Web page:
87qVhe.md.jpgfiguring out the rooting was kinda time-consuming and annoying but I figured it out with google. My biggest problem was step one which was enabling USB-debugging or something like that which is addressed in the link below.  After that you gotta learn how to install android apps via side loading which means Downloading the Latest ADB and Fastboot SDK Platform-Tools and googling directions  and downloading the “apk” for the app (via google).  For windows after you get the platform tools folder you go in the folder PRESS SHIFT AND RIGHT CLICK on the window (NOT on a file) and click the option for “open powershell window here.” At minimum you need nova launcher and ankidroid installed. I was also interested in NAVER COMICS because the drawing isn’t that good anyway and it’s a great way to learn korean and I refuse to stare at a computer screen for that. But for the nook glowlight plus it’s a NO GO. You can’t scroll (well you can but it looks like crap… just a lot of lag and waiting). you cannot install norefresh or a2 mode. IT’s a horrible experience since you have to scroll since it’s just one long ass picture file. I only use it for ankidroid for that reason.

I will say that the initial DOWNLOAD of my deck took 1 hour because it kept shutting off because it thinks you’re idle and my deck is huge with the pictures and sound files ( I used to make cards with sound). Before downloading your deck onto your nook I suggest going on your DESKTOP ANKI and going to options check database; it might help. afterwards it’s just smooth-sailing since all it needs to do is sync. I think syncing takes a few minutes.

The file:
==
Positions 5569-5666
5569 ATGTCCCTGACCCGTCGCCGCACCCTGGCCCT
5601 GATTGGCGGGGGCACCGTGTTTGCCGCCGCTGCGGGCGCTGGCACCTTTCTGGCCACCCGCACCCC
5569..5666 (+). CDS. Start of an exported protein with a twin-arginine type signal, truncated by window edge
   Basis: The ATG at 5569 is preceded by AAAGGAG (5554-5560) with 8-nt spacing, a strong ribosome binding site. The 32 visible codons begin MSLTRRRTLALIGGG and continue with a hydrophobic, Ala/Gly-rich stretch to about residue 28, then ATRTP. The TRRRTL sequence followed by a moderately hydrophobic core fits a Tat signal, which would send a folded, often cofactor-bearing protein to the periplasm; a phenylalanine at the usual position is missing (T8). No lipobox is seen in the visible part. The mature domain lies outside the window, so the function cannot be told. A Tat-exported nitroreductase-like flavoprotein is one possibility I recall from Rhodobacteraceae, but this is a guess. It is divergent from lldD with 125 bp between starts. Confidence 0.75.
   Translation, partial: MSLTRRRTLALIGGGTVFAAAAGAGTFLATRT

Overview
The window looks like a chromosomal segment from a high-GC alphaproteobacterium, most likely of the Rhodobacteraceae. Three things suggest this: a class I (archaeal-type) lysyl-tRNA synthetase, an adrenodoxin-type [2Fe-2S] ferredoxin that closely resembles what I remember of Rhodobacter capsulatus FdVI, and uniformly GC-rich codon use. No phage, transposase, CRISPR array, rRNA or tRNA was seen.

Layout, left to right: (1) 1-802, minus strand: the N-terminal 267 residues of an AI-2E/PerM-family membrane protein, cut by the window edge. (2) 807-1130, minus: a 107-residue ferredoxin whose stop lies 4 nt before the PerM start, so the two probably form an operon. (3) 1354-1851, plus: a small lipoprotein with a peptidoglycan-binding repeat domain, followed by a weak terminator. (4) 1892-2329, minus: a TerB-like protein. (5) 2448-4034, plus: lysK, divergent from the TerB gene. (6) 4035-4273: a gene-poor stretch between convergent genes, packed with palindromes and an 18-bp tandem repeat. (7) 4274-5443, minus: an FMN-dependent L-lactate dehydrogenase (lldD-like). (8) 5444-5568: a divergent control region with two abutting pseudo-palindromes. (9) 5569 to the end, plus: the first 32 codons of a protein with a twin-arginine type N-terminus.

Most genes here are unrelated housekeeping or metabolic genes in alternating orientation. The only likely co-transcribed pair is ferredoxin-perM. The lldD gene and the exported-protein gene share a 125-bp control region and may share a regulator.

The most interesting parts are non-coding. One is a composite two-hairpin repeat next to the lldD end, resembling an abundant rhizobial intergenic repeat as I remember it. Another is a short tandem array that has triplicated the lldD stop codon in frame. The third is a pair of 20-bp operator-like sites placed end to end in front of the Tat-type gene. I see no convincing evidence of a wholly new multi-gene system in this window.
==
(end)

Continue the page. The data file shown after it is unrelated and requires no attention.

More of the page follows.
I have no intention of making or editing anki cards on this whatsoever. IT’s not worth the pain. If it really bothers me I’ll write down the card on a paper and then fix it on the computer anki.

Check out the links on this reddit thread and you may have to google a bit more to get the info but just make sure you’re googling for the specific nook that you have. Hint you gotta install nova launcher or some other launcher to actually access the apps you sideload onto your nook.

As an ereader, the nook glowlight plus is really lacking. I haven’t tried downloading an ebook reading app and reading a book on it but I did read a book on the default nook ebook software because I wanted to read an epub book that is not accessible on the kindle paperwhite. First of all the dictionary sucks because it takes you outta the book (time waster) while the kindle pops it open and you close it by tapping the screen. Also the screen response is just faster and better on the kindle and flipping pages is a nightmare on the nook lol. It feels like you gotta click on that exact patch of screen otherwise it takes you to the options or whatever. But for the purpose of DOING ANKI and considering that it cost around $50 it’s totally a great buy in my book.

and as always I have a lot of ideas for posts but don’t have time or motivation to flesh them out for good reasons.